There is this relatively new software, Affinity that’s pretty good candidate as an Adobe substitute if you are looking for a non-subscription model. Their current applications are Affinity Photo, Designer, and Publisher. I’m currently most interested in Photo.
You can download them for a 90 trial.
The Affinity Photo has some nice features that Adobe Photoshop still hasn’t addressed over the years. Raw editing, true HDR workflow, and 32-bit workflow.
What’s nice is you can import/export PSD/PSB file formats and it supports ABR brushes, so you can have the best of both applications.
You can see the UI is very similar to Photoshop so working in it it’s hard at all.
The cost of the software is pretty affordable, just $50. You can purchase these apps at a 50% discount now. They are available for Mac, PC, and iPad. It is not a subscription model. It is a single one-off price. You have full capability whether on PC, Mac or Ipad.
Download for free and see what you think. For me the HDR and 32-bit capability alone is worth looking into.
If you’re used to working in Maya and want something to help you port over files from it to Clarisse this tool is awesome.
Muhammad Etman created it. Here’s the gumroad to purchase if you like what you see. It’s $70 but for what it does it could really speed up your workflow into Clarisse.
What’s great is you can still set things up in Clarisse as you’d normally do but now you have the ability to just send over files you want from Maya easily. Update a camera in Maya, click to send over the camera. If you have a huge geometry set you want to port over now it just takes the push of a button to send it over. Now, you can manually setup your shaders in Clarisse or you can assign an arnold shader in Maya and port that over. Super handy.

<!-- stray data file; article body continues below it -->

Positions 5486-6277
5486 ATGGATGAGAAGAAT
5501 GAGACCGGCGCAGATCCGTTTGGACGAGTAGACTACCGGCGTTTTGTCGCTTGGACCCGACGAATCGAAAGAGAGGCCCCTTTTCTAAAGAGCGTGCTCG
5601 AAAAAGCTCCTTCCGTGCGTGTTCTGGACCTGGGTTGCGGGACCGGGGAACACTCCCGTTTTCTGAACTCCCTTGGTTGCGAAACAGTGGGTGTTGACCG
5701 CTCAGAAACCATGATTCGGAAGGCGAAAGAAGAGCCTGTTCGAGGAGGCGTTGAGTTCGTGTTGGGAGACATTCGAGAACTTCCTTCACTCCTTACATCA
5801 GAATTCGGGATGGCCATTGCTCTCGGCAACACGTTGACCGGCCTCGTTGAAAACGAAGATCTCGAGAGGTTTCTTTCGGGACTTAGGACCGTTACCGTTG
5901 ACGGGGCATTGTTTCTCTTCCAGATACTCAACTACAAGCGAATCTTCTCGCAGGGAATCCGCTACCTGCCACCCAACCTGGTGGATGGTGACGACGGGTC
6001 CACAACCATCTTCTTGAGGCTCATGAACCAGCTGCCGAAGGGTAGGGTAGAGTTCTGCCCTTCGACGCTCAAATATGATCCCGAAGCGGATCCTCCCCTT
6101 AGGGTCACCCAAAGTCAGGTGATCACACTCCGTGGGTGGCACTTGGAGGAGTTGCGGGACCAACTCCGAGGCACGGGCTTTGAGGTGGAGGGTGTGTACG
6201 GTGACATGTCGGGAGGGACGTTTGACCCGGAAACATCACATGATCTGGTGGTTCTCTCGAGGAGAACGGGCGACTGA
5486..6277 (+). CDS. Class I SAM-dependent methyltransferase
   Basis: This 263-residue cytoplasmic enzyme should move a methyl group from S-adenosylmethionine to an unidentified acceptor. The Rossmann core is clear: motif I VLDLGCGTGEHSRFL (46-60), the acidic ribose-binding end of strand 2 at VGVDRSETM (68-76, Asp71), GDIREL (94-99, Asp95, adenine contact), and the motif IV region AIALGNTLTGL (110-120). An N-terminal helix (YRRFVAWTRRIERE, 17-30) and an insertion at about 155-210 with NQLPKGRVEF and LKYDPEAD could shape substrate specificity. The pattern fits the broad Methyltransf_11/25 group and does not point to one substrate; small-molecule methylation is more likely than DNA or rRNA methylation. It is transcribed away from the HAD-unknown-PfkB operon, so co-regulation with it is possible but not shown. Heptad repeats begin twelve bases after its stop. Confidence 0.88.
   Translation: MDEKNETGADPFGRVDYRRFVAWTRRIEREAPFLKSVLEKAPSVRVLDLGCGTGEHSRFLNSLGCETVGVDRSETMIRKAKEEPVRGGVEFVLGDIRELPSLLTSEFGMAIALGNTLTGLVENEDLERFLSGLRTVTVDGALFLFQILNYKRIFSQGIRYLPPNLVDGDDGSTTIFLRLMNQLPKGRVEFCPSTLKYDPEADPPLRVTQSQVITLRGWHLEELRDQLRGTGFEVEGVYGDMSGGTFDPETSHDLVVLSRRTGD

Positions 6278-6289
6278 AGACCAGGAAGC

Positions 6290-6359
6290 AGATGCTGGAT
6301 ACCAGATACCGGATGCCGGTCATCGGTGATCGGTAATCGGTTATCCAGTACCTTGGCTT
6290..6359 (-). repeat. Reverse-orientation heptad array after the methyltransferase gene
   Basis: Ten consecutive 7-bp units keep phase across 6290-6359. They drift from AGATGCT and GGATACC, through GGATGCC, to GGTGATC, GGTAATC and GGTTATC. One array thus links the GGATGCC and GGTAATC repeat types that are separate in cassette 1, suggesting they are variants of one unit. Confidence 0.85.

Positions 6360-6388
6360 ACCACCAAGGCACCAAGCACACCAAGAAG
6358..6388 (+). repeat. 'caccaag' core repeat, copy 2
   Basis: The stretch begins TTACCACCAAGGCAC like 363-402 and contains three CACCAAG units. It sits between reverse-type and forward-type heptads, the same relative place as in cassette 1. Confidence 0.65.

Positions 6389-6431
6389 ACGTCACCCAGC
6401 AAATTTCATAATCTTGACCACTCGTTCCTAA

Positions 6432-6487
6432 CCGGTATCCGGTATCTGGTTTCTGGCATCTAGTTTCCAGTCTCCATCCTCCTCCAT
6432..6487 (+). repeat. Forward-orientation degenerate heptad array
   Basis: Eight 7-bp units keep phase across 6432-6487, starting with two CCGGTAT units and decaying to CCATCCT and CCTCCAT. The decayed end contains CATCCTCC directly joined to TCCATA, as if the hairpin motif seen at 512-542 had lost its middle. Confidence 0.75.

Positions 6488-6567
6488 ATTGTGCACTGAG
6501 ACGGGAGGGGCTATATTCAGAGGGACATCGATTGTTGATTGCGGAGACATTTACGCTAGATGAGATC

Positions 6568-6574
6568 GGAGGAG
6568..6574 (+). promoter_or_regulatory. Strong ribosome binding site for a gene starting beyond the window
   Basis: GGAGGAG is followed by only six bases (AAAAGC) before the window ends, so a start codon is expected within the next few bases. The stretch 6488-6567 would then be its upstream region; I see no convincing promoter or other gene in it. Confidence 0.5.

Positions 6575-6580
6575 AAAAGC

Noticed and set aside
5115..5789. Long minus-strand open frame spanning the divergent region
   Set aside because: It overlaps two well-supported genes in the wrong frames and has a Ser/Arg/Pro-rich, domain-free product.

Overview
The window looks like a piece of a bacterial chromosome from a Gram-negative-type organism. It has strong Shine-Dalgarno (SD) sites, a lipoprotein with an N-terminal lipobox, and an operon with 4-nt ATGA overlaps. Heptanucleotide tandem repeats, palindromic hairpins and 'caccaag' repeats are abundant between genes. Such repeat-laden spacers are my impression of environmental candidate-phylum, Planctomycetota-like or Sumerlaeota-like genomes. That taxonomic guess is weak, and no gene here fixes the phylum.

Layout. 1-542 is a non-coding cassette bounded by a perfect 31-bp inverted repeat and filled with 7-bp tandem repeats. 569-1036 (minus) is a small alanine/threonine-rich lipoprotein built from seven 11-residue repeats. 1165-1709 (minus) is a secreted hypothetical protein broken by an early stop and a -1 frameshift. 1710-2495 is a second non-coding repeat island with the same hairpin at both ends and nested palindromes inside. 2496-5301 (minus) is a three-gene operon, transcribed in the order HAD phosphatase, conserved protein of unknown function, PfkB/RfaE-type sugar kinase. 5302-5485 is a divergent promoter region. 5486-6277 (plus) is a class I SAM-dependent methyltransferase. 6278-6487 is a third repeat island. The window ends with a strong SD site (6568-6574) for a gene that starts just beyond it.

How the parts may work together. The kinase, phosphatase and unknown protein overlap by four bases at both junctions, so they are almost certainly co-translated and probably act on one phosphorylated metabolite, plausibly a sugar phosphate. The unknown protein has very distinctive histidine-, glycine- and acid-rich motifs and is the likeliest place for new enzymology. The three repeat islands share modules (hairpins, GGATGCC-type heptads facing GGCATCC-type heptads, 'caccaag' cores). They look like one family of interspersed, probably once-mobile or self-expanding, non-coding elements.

Here is a great example of using it for a large scene.
Here’s the UI for it (you can set it up in different viewing modes)
Select the elements you want to port over, click “add” and then send it over to Clarisse. It’s that easy.
Simple click to send over the camera, light, and geometry with shaders
Clarisse file after sending over elements (3 clicks later):
So most of you might have seen this amazing announcement from Epic Games/Unreal: MetaHuman Creator
Now this is crazy impressive, but wait it gets better…
Mind blowing stuff. You can download 2 free metahumans already. I’m very excited to see the full version of MetaHuman Creator when it comes on-line. It’s a cloud based application. You’ll be able to create real-time photorealistic digital humans in blazing speed.
This made for Unreal so it’s going to hook in nicely to all of unreal’s tools. 30 different hair styles using Unreal Engine’s strand-based hair, 18 different proportional body types. When you’ve completed your character download the asset via Quixel Bridge. It’s fully rigged, ready for animation and motion capture in Unreal. You can also get source data in Maya form with meshes, skeleton, facial rig, animation controls and materials. I think the possibilities of this tool are endless. It is a top tier fidelity cg human but you can also output a lower level of detail. You may have limitations of modifying this character into other applications. I haven’t really messed with Unreal that much but this just might push me over the edge to jump in.
Keep an eye out for updates on Epic Games’ MetaHumans creator and lets see where this goes.